The critique of instrumental reason followed this general pattern. First, the target was absurd hypostases of means-end rationality; next, inappropriate means-ends considerations in general. But the impropriety of instrumental reason turned out to be highly elastic. What at first was a charge of logical impropriety (treating as means the things that could only be ends, the ultimate values for the sake of which we act) was diluted to mere accusation of uncouthness. This extension of “critique” certainly had its roots in Kant’s account of human dignity, and especially in his follower Friedrich Schiller’s account of the Spieltrieb. The human mind, Kant and Schiller concluded, must be allowed a certain playfulness, a certain space for freedom and imagination, lacking which it is neither useful nor accurate. But ironically the rote over-application of this concern by Feuerbach, Marx and their epigones fueled an illusion all of its own.
Ultimately not only the entirely Bolshevik movement, but even the kind of mainstream conservative apparatchiks who commute from Alexandria to their think-tank jobs in D.C. became intimately comfortable with a certain multi-pronged attack on “instrumental” reason. Fetishism, bad faith, and “unmasking” have become the bread and butter of mainstream social analysis. With any sort of consistent or systematic application, such rhetorical maneuvering soon amounts to a taboo on any grounds for abstraction, for impartiality, or for realism: in effect, a taboo on thought itself. Nothing is left of reason, once the supposedly “instrumental” part of it has been excised, but the sort of droning, cabalistic chant which has characterized the spiritless liturgy of progressive thought for the last century or more.
But this is to prejudge the question, nearly a century after the foundation of the Frankfurt School. The doctrine of the Frankfurters was that once they had ruled out all forms of reason infected by instrumental considerations, they would be left with a form of reason which would be free of the deformities of instrumental reason and suitable as a basis for a rational society. In RAIE, Jay goes to great lengths to recover this conception of reason.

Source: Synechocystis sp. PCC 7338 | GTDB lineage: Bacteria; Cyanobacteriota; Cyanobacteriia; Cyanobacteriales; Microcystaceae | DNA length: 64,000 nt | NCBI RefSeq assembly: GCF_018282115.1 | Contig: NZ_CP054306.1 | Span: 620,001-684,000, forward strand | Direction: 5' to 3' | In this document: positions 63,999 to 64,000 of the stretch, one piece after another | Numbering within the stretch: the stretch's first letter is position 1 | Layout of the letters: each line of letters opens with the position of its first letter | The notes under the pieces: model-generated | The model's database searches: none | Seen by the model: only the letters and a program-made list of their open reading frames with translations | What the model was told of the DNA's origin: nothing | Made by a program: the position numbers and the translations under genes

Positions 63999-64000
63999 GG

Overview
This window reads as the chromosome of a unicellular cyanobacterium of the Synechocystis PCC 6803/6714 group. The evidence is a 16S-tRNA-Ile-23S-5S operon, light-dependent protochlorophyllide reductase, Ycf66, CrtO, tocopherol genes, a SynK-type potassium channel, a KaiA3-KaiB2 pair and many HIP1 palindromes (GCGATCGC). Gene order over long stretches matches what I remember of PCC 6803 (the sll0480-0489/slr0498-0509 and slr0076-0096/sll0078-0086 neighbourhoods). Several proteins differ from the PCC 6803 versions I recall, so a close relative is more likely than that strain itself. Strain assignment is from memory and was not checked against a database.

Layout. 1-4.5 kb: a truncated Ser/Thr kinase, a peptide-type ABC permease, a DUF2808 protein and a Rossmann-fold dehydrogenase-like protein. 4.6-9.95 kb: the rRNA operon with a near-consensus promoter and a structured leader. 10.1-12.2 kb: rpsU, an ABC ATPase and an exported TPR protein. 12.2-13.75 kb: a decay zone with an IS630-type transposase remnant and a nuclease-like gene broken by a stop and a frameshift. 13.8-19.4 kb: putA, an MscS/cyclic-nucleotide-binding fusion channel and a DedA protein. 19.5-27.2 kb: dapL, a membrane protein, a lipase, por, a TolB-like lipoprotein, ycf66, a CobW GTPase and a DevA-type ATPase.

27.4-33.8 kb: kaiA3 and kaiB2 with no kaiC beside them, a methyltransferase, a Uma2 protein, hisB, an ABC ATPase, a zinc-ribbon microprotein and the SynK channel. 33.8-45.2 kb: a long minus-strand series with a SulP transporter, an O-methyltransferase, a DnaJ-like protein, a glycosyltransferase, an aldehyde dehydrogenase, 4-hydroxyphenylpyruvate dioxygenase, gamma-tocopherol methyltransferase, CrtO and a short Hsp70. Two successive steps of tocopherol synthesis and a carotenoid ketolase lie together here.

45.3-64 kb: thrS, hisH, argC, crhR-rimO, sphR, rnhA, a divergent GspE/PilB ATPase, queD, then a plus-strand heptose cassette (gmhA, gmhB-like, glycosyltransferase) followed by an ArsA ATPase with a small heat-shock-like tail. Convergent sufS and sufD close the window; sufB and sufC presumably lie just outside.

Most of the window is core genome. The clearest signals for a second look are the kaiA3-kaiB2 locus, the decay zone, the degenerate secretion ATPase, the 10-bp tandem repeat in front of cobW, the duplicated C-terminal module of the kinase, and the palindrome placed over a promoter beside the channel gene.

Jay breaks up his narrative into chapters which tackle the debate over reason from the Greeks to 1776 (yes, in one chapter), in Kant, in Hegel and Marx, in the pessimistic tradition stretching from Schopenhauer to Weber and Spengler, and finally with chapters on the Frankfurt School as a whole, on Horkheimer, on Habermas, plus a conclusion that continues the focus on Habermas. As you can see, Jay attempts to cover an extraordinary amount of material in very few pages — far fewer than you might guess, because one-third of the book is devoted to endnotes.
Incidentally, Jay provides copious endnotes, and if you find a copy RAIE you might want to consider it as a 2-in-1: a conventional history of philosophy prefixed to an avant-garde experiment in the art of the citation bricolage. There are so many endnotes that you could read them continuously from the beginning without consulting the main text and get an impressionistic (or perhaps surrealistic) perspective on the development of the intellectual tradition of the West.
The purpose of Jay’s broad scope seems to have a doubled or reflexive aspect. On the one hand, the Frankfurters understood the viability of their conception of reason in contrast to what had gone before them; on the other hand, their conception of viability itself was founded on a historical theory about degeneration or enervation of reason in Western societies. The “viability” in question is neither a strictly logical unsoundness nor a strictly communal sickness unto death. Starting with ancient Greece allows us to enter into the critical theorists’ arguments about their philosophical predecessors (and their predecessors’ arguments about their predecessors) without getting lost, while also familiarizing us with the historical coordinates of the “eclipse of reason” Horkheimer and his allies claim to have observed.
That being said, it is unclear who is the intended audience of the early chapters of the book. At points it comes across as a literature review of every important or interesting intellectual history which has appeared in the last forty-plus years. Some people are in the market for a well-written analytic bibliography: if so, this is your book. But scholars who are already familiar with the outline of the “Democritus to Diderot” fairy tale will be dissatisfied by the breathlessness of Jay’s survey (he typically mentions the thesis, or only the subject matter, of several books without endorsement or analysis). Undergraduates and others who are trying to discover a new field will likely choke on the torrent of names, dates, theories, and scholarly interpretations Jay provides.